The buying and selling of artisan made craftwork has gotten popular over the years, with more and more so-called “artisan made craftwork” making its way onto mainstream e-commerce sites. But are these crafts truly artisan made?
Here are 4 things to look out for when shopping for artisan made craftwork so that you can make sure that your money is going into the right hands, and for the right cause:
Khushiram, our fifth generation block printing artisan, together with his entire stitching unit team
1. When a picture of the artisan is being used heavily for marketing material
While many artisan initiatives are based on community outreach and supporting artisan’s livelihoods, the focus of marketing materials should not only be on the artisan themselves, but also highlight the work that they create. More often than not, e-commerce sites that claim to be supporting artisanship feature pictures of artisans that were taken without permission, or even worse, feature generic artisan stock photos that have nothing to do with the product (or the person who made the product). These are both clear signs that the person selling these artisan products are taking advantage of these artisans.
That being said, there are trustworthy brands and websites who deliberately choose to put their artisan partners front and centre in order to emphasise their dedication to provenance and transparency. In this case, some “green flags” include the same artisan being featured numerous times in the brand’s media collateral and features of direct communications with artisan partners. The difference lies in consistency, accuracy, and above all, respect the sellers have for the artisans.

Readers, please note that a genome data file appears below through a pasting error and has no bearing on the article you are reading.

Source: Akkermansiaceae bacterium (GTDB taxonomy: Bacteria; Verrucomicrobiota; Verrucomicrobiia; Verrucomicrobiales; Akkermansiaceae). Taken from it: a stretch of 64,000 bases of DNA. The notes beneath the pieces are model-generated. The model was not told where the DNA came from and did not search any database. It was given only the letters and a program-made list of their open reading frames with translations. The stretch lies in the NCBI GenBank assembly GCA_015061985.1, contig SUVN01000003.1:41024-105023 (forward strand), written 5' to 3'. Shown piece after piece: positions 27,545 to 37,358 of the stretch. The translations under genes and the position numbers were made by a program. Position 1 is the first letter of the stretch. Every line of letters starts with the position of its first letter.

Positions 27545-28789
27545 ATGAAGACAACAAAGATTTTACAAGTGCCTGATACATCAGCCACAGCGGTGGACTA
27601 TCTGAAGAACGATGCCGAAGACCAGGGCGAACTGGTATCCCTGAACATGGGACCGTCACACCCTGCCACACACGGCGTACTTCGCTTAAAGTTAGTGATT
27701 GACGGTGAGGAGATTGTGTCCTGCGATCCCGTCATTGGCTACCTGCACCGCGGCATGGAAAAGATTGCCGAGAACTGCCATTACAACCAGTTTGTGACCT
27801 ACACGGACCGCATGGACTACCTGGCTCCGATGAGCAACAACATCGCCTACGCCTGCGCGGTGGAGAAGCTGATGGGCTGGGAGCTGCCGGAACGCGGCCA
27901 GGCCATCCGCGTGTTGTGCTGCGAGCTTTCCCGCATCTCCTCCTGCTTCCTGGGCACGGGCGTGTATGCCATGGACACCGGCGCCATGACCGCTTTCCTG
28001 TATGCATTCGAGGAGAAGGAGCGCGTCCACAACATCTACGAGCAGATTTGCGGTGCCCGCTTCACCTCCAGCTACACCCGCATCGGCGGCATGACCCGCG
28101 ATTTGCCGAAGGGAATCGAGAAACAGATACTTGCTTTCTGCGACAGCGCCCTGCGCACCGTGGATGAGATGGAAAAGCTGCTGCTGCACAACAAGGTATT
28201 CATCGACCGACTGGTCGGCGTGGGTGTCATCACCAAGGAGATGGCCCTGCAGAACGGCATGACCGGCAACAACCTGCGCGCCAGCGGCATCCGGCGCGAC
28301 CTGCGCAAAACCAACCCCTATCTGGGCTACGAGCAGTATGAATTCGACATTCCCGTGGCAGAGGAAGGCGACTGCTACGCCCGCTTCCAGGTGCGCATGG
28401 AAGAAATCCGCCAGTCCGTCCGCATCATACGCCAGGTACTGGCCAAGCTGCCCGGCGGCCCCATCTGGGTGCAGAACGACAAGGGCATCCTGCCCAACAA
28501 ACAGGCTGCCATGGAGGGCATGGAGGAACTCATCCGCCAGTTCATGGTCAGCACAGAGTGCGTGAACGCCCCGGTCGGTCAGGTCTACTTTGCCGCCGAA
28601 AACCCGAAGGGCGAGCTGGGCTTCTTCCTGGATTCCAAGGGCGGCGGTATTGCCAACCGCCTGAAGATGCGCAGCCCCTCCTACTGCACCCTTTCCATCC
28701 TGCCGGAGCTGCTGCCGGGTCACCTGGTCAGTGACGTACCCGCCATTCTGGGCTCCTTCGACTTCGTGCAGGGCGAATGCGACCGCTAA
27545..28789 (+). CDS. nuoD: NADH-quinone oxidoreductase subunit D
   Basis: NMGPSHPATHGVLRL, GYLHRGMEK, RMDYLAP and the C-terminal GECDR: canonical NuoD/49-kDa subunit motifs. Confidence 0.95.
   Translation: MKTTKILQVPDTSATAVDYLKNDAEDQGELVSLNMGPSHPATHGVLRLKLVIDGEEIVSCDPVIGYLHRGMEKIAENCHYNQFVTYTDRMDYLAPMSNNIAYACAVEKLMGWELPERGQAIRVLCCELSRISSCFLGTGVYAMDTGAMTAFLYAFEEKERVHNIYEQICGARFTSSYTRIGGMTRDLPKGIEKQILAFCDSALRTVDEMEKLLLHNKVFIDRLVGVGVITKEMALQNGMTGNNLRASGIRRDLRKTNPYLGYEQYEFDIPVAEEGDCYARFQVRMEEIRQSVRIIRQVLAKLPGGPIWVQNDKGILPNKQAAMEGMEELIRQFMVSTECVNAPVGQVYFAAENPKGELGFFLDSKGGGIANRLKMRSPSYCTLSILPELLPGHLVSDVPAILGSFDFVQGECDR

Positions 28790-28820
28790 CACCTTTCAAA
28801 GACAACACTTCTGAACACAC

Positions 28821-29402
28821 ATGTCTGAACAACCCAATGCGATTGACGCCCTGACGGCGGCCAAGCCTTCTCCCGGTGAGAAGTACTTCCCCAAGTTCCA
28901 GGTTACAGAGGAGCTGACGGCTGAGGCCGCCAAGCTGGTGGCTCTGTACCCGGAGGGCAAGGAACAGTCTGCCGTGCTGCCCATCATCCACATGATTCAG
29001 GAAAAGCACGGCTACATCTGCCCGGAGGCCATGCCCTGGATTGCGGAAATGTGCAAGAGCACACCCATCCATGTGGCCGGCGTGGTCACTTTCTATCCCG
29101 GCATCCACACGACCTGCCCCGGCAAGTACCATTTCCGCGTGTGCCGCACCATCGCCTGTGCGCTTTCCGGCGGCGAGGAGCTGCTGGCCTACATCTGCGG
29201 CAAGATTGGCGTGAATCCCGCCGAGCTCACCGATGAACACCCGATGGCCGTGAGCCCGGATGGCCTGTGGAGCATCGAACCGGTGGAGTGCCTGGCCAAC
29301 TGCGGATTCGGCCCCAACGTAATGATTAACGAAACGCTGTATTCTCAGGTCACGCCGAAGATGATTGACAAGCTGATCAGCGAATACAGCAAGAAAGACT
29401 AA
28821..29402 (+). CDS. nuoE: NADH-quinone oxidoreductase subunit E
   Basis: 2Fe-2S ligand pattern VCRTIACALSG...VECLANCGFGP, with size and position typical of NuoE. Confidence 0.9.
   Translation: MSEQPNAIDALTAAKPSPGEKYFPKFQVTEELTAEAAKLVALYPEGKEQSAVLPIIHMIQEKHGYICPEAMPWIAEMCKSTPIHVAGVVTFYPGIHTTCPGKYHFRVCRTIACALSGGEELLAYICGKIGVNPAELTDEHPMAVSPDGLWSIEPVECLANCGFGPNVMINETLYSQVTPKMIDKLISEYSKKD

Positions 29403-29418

2. When the brand is not clear about working conditions/pay
Because oftentimes, there are cultural and language gaps, as well as racial and class power imbalances between the artisan communities and those who sell their work, artisans are extremely vulnerable to economic exploitation. As such, one of the most important things we need to do as customers of artisan work is to question and research thoroughly about the working conditions in which these artisan products are made. Before buying anything, inquire about wages and working environments of the artisans behind the product.
3. When the seller doesn’t know who the artisan is
On a similar note, one of the most obvious red flags when shopping for artisan craftwork is when the seller does not know who the artisan is. Lack of communication between artisans and the sellers are, after all, cause blatantly disrespectful actions by sellers such as them using pictures of artisans taken without their permission. If the seller of the craft doesn’t clarify upfront who made the craft being sold, that’s a sign that the artisan is probably not being remunerated properly for their time and work.
4. When there are obvious flaws in the craft
One of the reasons why website Ethical Fashion Guatemala was created was because the creators of the website realised how prevalent blatant rip-offs of artisan craftsmanship were circulating in e-commerce sites like Shopify and Etsy. For example, Guatemalan weavings do not contain the colour black, as dark black is not achievable with natural dyes, and the creators of Ethical Fashion Guatemala use such flaws to flag retailers selling fake artisan crafts. This definitely isn’t an easy task for the average customer, but there are websites out there that can help you distinguish genuine craft and fake ones.
What are some ways you distinguish genuinely ethically made artisan craft and those that are not?
Let us know down below.